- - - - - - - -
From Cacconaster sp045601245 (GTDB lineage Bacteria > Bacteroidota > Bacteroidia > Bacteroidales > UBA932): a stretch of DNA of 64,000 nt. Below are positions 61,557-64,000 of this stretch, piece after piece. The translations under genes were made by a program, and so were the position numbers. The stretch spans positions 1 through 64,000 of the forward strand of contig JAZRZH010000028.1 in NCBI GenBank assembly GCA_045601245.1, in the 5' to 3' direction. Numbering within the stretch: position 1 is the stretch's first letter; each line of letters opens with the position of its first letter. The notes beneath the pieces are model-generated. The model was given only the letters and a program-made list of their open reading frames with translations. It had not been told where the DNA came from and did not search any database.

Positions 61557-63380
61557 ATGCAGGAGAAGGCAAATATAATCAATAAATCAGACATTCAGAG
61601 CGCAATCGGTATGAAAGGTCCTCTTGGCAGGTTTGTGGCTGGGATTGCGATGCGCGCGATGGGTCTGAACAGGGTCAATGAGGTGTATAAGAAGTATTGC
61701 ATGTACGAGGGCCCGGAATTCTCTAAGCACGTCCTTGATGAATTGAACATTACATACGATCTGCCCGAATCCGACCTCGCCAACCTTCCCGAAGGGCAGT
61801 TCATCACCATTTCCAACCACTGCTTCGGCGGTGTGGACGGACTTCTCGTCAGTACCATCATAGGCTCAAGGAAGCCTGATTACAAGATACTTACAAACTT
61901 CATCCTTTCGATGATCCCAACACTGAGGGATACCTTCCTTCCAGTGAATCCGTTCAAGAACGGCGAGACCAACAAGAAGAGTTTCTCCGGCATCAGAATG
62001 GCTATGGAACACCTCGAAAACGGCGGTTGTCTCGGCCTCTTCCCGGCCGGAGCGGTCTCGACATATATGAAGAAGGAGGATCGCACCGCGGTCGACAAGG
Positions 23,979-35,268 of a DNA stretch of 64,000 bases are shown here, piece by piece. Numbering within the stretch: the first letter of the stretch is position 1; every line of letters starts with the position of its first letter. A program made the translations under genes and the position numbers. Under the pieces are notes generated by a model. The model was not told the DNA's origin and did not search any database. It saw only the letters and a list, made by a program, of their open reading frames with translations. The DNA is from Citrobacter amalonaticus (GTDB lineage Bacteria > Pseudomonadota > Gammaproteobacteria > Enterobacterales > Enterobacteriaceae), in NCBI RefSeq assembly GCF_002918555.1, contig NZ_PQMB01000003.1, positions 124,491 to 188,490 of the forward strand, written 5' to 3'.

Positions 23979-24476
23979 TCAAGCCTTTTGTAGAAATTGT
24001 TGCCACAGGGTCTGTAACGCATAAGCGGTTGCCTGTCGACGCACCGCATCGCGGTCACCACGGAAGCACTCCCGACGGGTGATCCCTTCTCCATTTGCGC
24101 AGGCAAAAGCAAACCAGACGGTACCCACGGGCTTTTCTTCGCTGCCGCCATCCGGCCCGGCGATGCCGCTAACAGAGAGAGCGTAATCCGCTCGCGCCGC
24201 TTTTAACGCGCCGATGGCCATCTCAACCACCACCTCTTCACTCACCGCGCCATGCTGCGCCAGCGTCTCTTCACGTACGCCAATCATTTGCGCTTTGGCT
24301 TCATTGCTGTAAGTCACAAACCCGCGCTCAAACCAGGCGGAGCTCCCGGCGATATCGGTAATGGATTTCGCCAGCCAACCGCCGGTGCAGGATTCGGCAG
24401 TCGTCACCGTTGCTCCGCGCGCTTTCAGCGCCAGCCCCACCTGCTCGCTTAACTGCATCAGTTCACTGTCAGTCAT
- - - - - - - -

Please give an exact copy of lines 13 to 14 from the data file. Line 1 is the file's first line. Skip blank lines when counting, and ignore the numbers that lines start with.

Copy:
24101 AGGCAAAAGCAAACCAGACGGTACCCACGGGCTTTTCTTCGCTGCCGCCATCCGGCCCGGCGATGCCGCTAACAGAGAGAGCGTAATCCGCTCGCGCCGC
24201 TTTTAACGCGCCGATGGCCATCTCAACCACCACCTCTTCACTCACCGCGCCATGCTGCGCCAGCGTCTCTTCACGTACGCCAATCATTTGCGCTTTGGCT